Students who have used marijuana one or more times during the past 30 days in New Hampshire

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Why This Indicator Matters

Substance use during adolescence, a critical time in brain development, can cause long-term,
potentially permanent, changes to the brain. Adolescent substance use, including of alcohol, marijuana, and nicotine, has been associated with impairment in a number of areas: cognitive functioning, increased risk of future substance use disorders, elevated rates of school dropout, an elevated risk of developing psychotic illnesses, and an increased rate of engaging in risky behaviors.

Additionally, teens that begin using addictive substances prior to age 15 are seven times more likely to develop an addiction than those who wait until they are 21 or older. As substance abuse costs our nation over $740 billion per year in health care, crime, and decreased productivity (National Institute on Drug Abuse, 2017), substance use is a serious threat to public health and the economy.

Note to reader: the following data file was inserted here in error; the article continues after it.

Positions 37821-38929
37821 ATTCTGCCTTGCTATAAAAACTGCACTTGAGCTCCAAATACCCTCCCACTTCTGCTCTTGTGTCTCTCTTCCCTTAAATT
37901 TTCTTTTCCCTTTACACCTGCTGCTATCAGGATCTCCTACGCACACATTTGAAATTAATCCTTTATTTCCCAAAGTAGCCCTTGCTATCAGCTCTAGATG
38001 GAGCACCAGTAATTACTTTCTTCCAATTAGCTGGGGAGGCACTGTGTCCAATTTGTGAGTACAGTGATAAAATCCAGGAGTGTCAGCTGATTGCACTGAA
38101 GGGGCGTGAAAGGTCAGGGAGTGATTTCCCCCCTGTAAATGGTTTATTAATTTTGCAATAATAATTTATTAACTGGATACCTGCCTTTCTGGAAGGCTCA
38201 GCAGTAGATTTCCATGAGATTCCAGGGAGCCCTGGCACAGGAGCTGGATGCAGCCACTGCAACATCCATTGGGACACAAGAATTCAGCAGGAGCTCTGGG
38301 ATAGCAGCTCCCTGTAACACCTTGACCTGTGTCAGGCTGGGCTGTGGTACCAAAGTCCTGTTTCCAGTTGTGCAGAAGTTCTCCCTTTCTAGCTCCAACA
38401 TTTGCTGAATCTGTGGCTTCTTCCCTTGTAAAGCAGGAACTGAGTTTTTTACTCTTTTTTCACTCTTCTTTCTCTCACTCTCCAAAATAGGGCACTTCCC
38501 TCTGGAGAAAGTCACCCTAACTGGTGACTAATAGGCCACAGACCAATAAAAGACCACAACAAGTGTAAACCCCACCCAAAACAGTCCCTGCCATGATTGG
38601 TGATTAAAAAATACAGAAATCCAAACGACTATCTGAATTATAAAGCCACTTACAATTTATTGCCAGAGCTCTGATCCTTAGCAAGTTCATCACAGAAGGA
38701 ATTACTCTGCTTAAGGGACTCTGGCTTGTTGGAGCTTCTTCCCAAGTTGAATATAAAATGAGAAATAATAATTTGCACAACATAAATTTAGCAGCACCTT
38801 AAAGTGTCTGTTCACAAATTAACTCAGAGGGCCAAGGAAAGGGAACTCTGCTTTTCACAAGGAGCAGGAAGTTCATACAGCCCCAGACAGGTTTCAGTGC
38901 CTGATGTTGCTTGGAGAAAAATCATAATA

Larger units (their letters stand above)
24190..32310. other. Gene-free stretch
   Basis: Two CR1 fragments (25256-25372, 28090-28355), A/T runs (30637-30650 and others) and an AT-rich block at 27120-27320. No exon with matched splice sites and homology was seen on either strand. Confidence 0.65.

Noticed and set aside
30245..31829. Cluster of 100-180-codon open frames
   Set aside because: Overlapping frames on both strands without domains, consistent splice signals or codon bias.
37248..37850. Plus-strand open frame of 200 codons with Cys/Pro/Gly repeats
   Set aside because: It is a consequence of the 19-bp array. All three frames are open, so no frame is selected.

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Data Provided By

Definitions: This indicator reports the average percentage of students in grades 9 through 12 at high schools participating in the 2017 Youth Risk Behavior Survey (YRBS) who said they had used marijuana one or more times in the past thirty days. This data is displayed by Regional Public Health Network.

155 students were excluded from this analysis. Central NH, Carroll County, South Central, and Seacoast Public Health Regions are not weighted and are excluded from this analysis due to low overall response rate (<60%). 

2017 YRBS question: 45. During the past 30 days, how many times did you use marijuana?

Data Source:

Data source: New Hampshire DHHS 2017 Youth Risk Behavior Survey

National Institute on Drug Abuse. (2017). Trends & Statistics. 

National Institute on Drug Abuse. (2018). Marijuana.